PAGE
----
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LB on Defense: 'Light Hair on Fire and Go'

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LB on Defense: 'Light Hair on Fire and Go'

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Cornerback Blidi Wreh-Wilson spoke about it earlier this week and linebacker Sio Moore added some context a few days later, but the takeaway remains the same: new defensive coordinator Don Brown is all about using defensive pressure to create offensive confusion.

Wreh-Wilson called it "more aggressive" than what they're used to. Moore was a tad more descriptive.

"Play football in a chaotic, organized manner," linebacker Sio Moore says matter-of-factly, according to GreenwichTime.com's Neill Ostrout.

Moore continued: "With coach Brown, there's no breaks. It's just light your hair on fire and go," Moore said Tuesday after the team's first practice in pads. "It's a `solve your problems with aggression' type defense. You run to the ball and you hit people in the mouth."

There's something to be said for taking one of the conference's best defenses and making them more aggressive. The unit clearly has the personnel and speed to create havoc and confuse the offense so they might as well use it to their advantage. And Moore, for the first time in his college career, is one of the leaders on defense.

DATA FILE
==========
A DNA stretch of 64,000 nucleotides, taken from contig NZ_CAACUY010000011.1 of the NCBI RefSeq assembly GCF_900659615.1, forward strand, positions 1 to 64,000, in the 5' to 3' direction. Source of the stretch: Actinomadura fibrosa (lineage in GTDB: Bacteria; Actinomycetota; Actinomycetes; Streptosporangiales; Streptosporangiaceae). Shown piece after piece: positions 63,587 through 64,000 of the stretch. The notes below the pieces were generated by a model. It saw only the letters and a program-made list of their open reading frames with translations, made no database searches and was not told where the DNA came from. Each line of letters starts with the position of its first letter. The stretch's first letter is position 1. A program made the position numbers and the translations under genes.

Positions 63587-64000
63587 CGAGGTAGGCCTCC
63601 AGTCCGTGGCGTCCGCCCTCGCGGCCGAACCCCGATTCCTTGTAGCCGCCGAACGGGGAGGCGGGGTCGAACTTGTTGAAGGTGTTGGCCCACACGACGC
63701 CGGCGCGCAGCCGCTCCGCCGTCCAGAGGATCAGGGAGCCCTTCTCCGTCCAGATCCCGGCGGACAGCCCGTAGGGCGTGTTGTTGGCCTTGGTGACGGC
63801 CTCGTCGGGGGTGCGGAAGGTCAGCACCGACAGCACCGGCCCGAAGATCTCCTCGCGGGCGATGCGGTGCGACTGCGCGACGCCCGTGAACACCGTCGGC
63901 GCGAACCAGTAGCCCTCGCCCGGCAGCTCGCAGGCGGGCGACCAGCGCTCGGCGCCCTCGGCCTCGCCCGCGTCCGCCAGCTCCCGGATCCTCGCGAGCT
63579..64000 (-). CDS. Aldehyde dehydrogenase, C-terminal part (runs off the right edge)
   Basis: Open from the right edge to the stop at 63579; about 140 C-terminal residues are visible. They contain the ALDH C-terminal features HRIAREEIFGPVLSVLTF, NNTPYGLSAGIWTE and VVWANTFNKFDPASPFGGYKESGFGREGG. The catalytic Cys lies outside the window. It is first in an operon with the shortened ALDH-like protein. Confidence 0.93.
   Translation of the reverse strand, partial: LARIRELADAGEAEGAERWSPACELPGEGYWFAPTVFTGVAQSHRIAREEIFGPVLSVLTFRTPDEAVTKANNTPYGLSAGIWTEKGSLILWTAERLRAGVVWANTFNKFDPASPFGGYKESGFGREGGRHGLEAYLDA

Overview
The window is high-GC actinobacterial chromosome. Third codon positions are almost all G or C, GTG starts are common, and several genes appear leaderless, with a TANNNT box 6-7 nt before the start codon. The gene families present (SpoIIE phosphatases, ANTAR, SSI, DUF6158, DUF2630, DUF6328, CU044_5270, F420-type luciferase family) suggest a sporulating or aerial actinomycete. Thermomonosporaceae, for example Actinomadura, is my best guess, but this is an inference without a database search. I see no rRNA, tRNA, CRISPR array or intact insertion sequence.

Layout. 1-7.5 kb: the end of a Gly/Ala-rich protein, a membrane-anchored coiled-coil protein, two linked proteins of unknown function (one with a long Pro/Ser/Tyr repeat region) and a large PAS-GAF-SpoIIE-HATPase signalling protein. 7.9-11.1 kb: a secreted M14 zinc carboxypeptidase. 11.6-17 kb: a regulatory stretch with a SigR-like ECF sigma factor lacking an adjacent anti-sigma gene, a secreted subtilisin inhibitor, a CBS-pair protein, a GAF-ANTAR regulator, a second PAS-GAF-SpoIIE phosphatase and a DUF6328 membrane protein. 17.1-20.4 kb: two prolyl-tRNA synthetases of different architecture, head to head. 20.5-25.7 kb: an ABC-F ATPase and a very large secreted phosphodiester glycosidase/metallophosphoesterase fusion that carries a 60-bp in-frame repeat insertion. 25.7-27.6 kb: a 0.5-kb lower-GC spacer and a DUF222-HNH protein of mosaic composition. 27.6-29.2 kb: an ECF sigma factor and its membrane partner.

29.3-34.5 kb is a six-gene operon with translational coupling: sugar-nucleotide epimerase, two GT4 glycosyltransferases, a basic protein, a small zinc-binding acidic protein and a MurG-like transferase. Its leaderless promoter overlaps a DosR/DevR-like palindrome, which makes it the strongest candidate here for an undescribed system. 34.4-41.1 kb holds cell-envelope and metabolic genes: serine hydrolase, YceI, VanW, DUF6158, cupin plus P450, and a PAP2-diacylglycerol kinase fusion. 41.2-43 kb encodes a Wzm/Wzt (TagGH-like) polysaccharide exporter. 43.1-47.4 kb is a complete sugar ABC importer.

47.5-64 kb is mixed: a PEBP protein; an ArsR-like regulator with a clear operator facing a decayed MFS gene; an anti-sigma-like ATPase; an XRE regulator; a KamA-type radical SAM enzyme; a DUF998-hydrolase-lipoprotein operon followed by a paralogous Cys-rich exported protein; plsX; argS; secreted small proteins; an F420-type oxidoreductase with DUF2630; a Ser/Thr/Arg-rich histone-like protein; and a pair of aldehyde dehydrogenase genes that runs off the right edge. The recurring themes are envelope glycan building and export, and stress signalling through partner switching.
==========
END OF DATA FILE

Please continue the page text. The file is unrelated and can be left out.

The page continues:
"It does feel kind of different because I've always kind of been the younger guy," Moore, a junior, said. "But it feels good to be able to help other guys out. We've got a lot of talented guys over there with a lot of speed and a lot of guys that are ready to work and learn."

We've made the point often in recent weeks and months that the defense will have to do the heavy lifting early in the season while the offense (which is searching for a starting quarterback and depth at running back and wide receiver) finds it's footing. Head coach Paul Pasqualoni, as you might expect, disagrees that the current situation puts additional pressure on his defense and Moore agrees. "I think we're going to have to be balanced," Moore said. "I don't think it can be relying on any one part of the game."

That's called being a good teammate, and who knows, maybe the Huskies' offense will magically fix itself in time for the start of the season. More likely, however, is that the unit struggles (which is wholly expected given the roster turnover and new coaching staff) and the defense and special teams keep UConn in the early games.

It's not ideal, but it's better than the alternative: a football team searching for its identity in all three phases instead of just one.

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